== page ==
Grace Wheeler’19

I am a junior majoring in Psychology with a Biology minor. I have accepted a summer research internship with Boston University’s Developing Minds Lab to conduct studies of cognition in infants and children. This internship is unpaid and provides no housing or other support, but it is a carefully organized and well-established program that will expose me to all aspects of the research process, from running studies to coding and analyzing data. I will also have the chance to discuss current literature with the rest of the research team, and to present my work in weekly lab meetings.

I first became interested in this area through my class on infant and child development with Professor Lovett sophomore year; our classroom study of the stages of development and diverse cognitive theories was augmented by practical experience assisting and observing children at the Bowdoin Childcare Center, and recording their behavior. I worked with three-to-five-year-olds for several hours each week. It was fascinating to watch these children’s individual progress as they learned to relate to adults, to each other, and to the world around them. One of the most interesting things to me from a research perspective was the aspect of “popularity” in children so young— what factors of behavior or temperament seemed to make some children very desirable as playmates and companions, and what factors seemed to isolate others.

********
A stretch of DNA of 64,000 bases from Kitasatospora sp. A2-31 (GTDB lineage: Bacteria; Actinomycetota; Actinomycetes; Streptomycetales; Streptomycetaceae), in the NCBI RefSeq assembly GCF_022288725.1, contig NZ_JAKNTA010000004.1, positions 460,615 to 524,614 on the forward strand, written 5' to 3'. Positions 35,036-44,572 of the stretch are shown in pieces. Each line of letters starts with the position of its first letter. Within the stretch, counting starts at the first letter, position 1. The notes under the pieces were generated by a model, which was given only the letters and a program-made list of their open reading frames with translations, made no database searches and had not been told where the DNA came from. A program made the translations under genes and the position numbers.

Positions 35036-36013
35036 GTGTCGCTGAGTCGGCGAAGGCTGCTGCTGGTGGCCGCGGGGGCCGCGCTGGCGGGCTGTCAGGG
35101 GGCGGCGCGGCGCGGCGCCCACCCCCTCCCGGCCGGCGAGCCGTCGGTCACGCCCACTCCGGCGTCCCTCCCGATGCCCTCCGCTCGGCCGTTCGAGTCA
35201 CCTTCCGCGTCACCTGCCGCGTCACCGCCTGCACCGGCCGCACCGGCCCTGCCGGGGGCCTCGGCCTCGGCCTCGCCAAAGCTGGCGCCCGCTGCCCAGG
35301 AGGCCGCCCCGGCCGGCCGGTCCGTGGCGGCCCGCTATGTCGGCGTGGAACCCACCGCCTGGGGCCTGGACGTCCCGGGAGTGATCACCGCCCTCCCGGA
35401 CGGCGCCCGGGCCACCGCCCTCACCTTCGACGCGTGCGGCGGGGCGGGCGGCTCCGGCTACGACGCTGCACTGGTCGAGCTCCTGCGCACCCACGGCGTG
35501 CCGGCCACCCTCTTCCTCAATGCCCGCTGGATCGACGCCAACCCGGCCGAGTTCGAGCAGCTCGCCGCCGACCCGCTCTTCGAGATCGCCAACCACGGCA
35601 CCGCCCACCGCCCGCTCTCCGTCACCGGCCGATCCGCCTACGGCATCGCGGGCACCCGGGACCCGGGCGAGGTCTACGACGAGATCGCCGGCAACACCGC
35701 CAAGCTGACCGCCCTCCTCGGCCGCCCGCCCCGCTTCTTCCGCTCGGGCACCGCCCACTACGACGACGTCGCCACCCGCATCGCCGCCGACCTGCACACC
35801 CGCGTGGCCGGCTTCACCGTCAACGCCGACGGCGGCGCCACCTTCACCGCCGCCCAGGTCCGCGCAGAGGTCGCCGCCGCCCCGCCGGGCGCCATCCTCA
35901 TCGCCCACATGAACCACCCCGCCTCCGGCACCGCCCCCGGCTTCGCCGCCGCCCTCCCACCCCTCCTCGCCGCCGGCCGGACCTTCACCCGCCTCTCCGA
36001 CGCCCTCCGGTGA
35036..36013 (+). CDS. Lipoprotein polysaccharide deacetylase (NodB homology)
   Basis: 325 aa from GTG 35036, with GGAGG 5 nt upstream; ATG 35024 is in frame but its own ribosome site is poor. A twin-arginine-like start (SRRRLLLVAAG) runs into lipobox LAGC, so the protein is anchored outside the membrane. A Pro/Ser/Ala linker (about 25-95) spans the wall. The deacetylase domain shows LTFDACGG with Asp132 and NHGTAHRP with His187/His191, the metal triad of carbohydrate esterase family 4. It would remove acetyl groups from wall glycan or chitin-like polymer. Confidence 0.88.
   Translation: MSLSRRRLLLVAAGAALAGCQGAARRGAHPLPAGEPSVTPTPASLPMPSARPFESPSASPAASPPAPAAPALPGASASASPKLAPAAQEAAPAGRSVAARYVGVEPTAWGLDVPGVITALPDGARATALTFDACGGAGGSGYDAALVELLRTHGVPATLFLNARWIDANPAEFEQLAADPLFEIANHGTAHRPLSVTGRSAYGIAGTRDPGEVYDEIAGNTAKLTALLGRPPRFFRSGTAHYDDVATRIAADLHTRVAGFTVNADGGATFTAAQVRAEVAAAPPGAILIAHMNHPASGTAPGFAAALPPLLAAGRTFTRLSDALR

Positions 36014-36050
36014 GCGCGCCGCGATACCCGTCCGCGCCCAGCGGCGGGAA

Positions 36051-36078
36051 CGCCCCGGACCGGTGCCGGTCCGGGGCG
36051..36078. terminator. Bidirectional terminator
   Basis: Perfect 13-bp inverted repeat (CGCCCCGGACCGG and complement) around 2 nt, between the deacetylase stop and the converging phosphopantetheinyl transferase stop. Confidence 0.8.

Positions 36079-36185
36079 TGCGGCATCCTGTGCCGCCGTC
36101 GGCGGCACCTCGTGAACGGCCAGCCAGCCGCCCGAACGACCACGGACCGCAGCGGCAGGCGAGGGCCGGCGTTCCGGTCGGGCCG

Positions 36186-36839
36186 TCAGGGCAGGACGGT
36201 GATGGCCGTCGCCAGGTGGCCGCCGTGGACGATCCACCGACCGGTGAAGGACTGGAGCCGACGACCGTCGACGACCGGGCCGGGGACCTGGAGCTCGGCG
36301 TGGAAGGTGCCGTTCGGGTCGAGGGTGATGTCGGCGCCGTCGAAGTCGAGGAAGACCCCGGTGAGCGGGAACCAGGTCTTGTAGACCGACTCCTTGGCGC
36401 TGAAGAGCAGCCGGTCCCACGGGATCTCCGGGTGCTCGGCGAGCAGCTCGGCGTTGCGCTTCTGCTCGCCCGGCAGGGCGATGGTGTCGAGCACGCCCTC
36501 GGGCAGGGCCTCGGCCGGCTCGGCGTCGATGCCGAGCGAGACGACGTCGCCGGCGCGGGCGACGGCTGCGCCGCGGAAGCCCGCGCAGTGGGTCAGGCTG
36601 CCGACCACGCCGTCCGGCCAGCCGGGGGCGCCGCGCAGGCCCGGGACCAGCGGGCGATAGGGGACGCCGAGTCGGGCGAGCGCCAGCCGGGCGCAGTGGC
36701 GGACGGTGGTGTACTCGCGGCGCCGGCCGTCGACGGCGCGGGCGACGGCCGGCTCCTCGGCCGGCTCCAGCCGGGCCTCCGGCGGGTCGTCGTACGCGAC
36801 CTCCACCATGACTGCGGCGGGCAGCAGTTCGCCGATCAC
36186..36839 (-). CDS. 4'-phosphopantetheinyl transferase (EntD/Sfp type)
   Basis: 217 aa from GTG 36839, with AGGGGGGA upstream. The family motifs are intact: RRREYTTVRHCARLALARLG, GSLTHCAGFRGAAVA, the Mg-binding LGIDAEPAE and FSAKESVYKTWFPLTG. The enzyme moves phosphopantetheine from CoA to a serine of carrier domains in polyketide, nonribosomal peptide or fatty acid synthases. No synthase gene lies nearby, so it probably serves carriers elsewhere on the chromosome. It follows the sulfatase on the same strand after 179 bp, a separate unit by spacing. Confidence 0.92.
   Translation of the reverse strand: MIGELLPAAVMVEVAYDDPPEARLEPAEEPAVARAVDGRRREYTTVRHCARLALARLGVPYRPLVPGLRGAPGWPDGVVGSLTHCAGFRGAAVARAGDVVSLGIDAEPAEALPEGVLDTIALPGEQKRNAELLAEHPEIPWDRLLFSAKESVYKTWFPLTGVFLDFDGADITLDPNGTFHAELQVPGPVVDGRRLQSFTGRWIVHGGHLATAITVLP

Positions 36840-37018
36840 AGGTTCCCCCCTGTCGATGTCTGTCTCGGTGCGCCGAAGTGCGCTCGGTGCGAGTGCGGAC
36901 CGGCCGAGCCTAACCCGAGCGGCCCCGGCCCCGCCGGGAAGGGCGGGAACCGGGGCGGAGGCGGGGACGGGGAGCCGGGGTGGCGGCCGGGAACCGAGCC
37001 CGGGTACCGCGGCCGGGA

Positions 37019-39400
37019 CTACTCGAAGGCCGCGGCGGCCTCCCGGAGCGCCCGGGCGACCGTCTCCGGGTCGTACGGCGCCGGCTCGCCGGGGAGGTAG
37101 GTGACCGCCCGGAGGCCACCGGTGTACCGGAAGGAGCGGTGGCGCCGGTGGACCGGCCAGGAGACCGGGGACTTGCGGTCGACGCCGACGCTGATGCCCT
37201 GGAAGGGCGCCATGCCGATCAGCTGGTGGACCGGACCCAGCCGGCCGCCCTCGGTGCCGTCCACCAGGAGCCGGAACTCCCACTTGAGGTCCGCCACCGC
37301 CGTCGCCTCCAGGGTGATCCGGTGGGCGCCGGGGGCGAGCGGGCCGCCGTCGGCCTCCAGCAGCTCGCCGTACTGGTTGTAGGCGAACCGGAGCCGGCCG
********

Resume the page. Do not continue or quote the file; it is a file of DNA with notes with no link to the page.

Last summer, I was very fortunate to work with Dr. Hannah Reese in the Bowdoin Psychology Department on her study evaluating the effects of mindfulness and meditation on Tourette Syndrome. In my research, I read, analyzed, and collated results from past studies involving meditation as a treatment for neurological disorders, and in particular, case studies on Tourette Syndrome. I assisted Dr. Reese in her research design to determine what types of data and treatments to include, and this work confirmed my enthusiasm for psychological research and my interest in a future career treating social disorders in children.

I believe the internship at the Developing Minds Lab will be a perfect complement to the experience I had assisting Dr. Reese last summer, because it is a larger program with a research team, and it will give me direct exposure to other stages of the research and experimental process. The focus of the program – children’s social and cognitive development – is exactly the area of my own academic interest. The chance to participate fully in lab meetings with senior researchers and to discuss the relevant literature and present my own work is unusual in a summer internship, and I believe it will be very valuable to me both intellectually and professionally. I will also have the opportunity to pursue my own independent research project related to the lab’s work, with input and oversight from Professor Kibbe and her team of post-docs and graduate students.

In my internship at the Developing Minds Lab, I am very much looking forward to studying how children’s cognition interacts with their view of the world, and how cognitive developments affect sociability with others. After interviewing with the research staff at the lab, I know they have a lot to teach me and I am excited to start working with them. I am confident that this experience will enhance my understanding of children’s cognition and refine my career goals, and that the skills I have honed in my coursework at Bowdoin and through my research experience with Dr. Reese will contribute meaningfully to the work of the Developing Minds Lab.